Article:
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A $3 billion green hydrogen storage hub planned for Mississippi would be 10 times larger than any other project of its kind in the U.S., and one of the largest in the world, according to the startup behind the project.

Hy Stor Energy announced a partnership with Connor, Clark & Lunn Infrastructure to develop, commercialize, and operate the Mississippi Clean Hydrogen Hub, which is expected to produce an estimated 110 million kilograms of green hydrogen annually its first phase and store more than 70 million kg of green hydrogen in underground salt caverns.

If approved, the project would begin commercial service by 2025, the company said.

“The biggest challenge the energy transition faces today is how to bridge the gap to allow renewables to replace fossil fuel electric power generation safely and reliably,” Hy Stor Energy CEO Laura L. Luce said. “We believe the approach we’re taking in Mississippi will become the blueprint for future green hydrogen projects that not only address the energy transition challenges we face but also bring new jobs, economic revitalization, and low-cost energy to communities in the region. We see this as an important way of advancing U.S. climate leadership.”

The companies selected Mississippi for the green hydrogen hub because of its business environment, naturally occurring underground salt formations, and access to existing infrastructure, like interstate gas pipelines and electric transmission lines.

“We’re excited to welcome Hy Stor Energy and hydrogen innovators to Mississippi,” said Speaker of the Mississippi House of Representatives Philip Gunn. “Their investment and eventual success here will improve workforce development, bring high-paying jobs to our state, and encourage other businesses to invest in the talent and infrastructure we’ve built together.”


Read more: Europe’s offshore wind to green hydrogen plan won’t work for the US, report finds


In the U.S., 95% of hydrogen is produced using natural gas, according to the Dept. of Energy. So-called “blue hydrogen” incorporates carbon capture and storage, though recent studies suggest the practice could produce even more carbon emissions in heat generation than using natural gas alone.

Long term, hydrogen produced using clean-powered electrolyzers can serve as a backbone fuel for grid stability, but the volume of green hydrogen produced worldwide is still very small due to a lack of infrastructure and clean power needed for production.

The Biden administration, to its part, is prioritizing research of carbon capture and green hydrogen production to fuel industrial facilities, heavy-duty trucks, and cargo ships — areas recognized as difficult to decarbonize.

The International Energy Agency released its Global Hydrogen Review 2021 on Monday, calling on world leaders to rapidly invest in hydrogen projects to support the clean energy transition.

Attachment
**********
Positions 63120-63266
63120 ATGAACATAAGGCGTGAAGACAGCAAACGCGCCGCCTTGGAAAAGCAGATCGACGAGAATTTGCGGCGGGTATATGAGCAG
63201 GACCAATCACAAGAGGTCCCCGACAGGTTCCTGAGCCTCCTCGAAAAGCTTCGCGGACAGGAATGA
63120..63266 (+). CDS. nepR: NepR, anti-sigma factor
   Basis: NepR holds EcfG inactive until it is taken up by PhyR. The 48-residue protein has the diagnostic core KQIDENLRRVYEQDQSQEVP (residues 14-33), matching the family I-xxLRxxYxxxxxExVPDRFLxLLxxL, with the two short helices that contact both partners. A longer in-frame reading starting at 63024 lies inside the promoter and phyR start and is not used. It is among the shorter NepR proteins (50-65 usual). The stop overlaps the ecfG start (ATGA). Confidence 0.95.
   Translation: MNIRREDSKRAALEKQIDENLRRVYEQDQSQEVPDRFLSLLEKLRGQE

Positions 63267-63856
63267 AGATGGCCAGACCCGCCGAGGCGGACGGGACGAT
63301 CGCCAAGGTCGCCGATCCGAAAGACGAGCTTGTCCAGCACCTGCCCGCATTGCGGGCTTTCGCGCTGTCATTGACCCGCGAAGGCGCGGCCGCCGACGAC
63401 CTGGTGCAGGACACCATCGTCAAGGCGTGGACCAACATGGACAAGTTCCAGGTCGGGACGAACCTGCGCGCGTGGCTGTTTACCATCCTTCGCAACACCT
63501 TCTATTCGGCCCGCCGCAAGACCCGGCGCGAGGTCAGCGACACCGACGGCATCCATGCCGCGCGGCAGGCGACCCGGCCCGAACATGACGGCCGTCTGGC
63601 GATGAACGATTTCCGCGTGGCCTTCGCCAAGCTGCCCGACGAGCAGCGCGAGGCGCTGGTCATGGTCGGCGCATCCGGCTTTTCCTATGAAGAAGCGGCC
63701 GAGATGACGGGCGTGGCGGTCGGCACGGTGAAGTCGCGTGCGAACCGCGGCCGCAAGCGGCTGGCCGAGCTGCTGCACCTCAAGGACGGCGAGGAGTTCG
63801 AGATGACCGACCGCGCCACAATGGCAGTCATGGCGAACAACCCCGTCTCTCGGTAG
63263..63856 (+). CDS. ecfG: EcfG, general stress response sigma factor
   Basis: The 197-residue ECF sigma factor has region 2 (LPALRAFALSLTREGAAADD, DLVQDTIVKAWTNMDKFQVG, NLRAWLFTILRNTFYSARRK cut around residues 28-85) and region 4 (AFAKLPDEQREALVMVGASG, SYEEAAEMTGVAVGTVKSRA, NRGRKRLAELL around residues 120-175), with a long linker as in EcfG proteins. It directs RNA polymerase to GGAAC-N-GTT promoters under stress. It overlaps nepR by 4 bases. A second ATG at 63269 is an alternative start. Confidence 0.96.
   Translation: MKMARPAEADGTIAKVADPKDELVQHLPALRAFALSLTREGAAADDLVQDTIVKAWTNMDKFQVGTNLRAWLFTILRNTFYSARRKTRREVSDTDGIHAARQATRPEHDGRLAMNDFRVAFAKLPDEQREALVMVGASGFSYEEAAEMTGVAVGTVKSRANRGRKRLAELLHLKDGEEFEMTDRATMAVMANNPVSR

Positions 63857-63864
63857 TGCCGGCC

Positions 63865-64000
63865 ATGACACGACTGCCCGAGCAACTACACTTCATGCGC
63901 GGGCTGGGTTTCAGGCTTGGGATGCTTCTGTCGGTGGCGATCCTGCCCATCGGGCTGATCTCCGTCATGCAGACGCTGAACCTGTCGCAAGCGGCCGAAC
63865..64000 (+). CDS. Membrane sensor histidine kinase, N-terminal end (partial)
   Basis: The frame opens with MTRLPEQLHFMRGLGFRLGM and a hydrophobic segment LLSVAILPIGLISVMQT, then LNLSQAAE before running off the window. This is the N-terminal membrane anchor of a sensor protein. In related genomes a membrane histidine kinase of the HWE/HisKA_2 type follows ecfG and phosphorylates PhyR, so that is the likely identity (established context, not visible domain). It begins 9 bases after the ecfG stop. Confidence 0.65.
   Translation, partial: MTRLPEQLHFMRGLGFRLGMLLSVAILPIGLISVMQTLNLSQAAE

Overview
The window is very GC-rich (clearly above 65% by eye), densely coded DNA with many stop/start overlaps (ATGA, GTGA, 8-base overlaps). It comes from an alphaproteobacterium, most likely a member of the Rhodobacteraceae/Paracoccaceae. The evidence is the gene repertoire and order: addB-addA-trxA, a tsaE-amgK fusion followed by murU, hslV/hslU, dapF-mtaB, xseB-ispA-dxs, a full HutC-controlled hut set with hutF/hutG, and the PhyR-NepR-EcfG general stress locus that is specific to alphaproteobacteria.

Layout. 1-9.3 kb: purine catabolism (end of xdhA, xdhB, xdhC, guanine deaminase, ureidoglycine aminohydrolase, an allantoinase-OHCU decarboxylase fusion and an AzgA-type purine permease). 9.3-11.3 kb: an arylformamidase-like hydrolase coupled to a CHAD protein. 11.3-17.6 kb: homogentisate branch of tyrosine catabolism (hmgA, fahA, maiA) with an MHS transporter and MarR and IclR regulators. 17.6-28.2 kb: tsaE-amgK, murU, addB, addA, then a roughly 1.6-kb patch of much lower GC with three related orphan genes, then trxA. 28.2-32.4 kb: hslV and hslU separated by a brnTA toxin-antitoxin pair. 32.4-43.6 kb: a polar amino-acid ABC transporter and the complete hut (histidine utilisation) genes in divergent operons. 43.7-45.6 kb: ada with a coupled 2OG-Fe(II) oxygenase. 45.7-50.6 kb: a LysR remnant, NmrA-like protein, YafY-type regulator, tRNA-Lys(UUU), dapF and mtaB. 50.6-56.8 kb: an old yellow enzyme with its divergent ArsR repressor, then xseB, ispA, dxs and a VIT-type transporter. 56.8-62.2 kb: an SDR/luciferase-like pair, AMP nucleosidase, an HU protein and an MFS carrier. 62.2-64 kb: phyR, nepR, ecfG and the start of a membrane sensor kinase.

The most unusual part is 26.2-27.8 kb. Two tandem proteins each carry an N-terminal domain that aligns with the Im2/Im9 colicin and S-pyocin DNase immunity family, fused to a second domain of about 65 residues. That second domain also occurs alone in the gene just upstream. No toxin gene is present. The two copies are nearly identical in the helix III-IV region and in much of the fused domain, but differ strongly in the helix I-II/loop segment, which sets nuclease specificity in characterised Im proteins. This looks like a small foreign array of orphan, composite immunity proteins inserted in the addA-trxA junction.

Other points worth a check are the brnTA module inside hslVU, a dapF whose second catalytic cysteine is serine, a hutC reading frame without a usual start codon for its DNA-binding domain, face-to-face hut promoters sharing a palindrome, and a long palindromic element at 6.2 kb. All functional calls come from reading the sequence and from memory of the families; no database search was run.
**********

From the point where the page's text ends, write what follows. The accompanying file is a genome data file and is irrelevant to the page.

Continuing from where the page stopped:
study by the Center on Global Energy Policy at Columbia University advocated for investments in the U.S. natural gas pipeline system to support the eventual shift from natural gas to cleaner, low-to-no carbon fuels. Not for several more decades will zero-carbon fuels be ready to replace natural gas as the backbone of the energy mix, the authors wrote, and pipeline upgrades can support the transportation of hydrogen and biogas.

While some renewable energy and environmental advocates fear investments in fossil fuel infrastructure will delay the clean energy transition, and enable some of the world’s largest polluters, pipeline upgrades could provide the best chance of swapping out natural gas as the backbone of the energy system.

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Record-high natural gas prices are fueling an energy crunch ahead of winter in the Northern Hemisphere, leading to power shortages in parts of the world.

Anne-Sophie Corbeau, an energy policy researcher at the University of Columbia, believes the ongoing energy crisis could affect renewables and the broader energy transition in a couple of ways.

On one hand, developing countries eyeing a switch from coal to natural gas to support higher penetration of renewables may be dissuaded by higher gas prices. On the other, the energy crunch could be proving once-and-for-all that natural gas is losing its role as a transition fuel, and that it’s time to rapidly scale renewables and battery storage for resiliency and reliability.

“Ensuring that energy, including natural gas, remains affordable and available during the energy transition is likely to be a key concern for policymakers (at the COP26 United Nations climate summit),” Corbeau wrote in a commentary on the energy crisis. “As nations move to decarbonize their energy system and demand for each fossil fuel eventually peaks, the issue for policymakers across the world is how to avoid significant mismatches between supply and demand, develop a regulatory toolbox to reduce the exposure to price spikes, and ensure there is no power shortage, and plan ahead to make future energy systems climate-resilient.”

Corbeau added that governments must anticipate more frequent extreme weather risks and the impact on variable renewable energy systems.

The U.S. Energy Information Administration expects U.S. natural gas prices to remain elevated between October and March — the highest winter price since 2007-2008.

EIA forecasts LNG prices will begin decreasing in the first quarter of 2022.

Generally speaking, higher gas prices are an accelerant to renewables, according to Michael Webber, Josey Centennial Professor in Energy Resources at the University of Texas at Austin.

“But it’s also a boost for coal, which is tricky,” Webber said in an interview on Wednesday. “High gas prices generally help accelerate the adoption of renewables and I think the wind and solar people are happy about what’s happening right now, frankly.”

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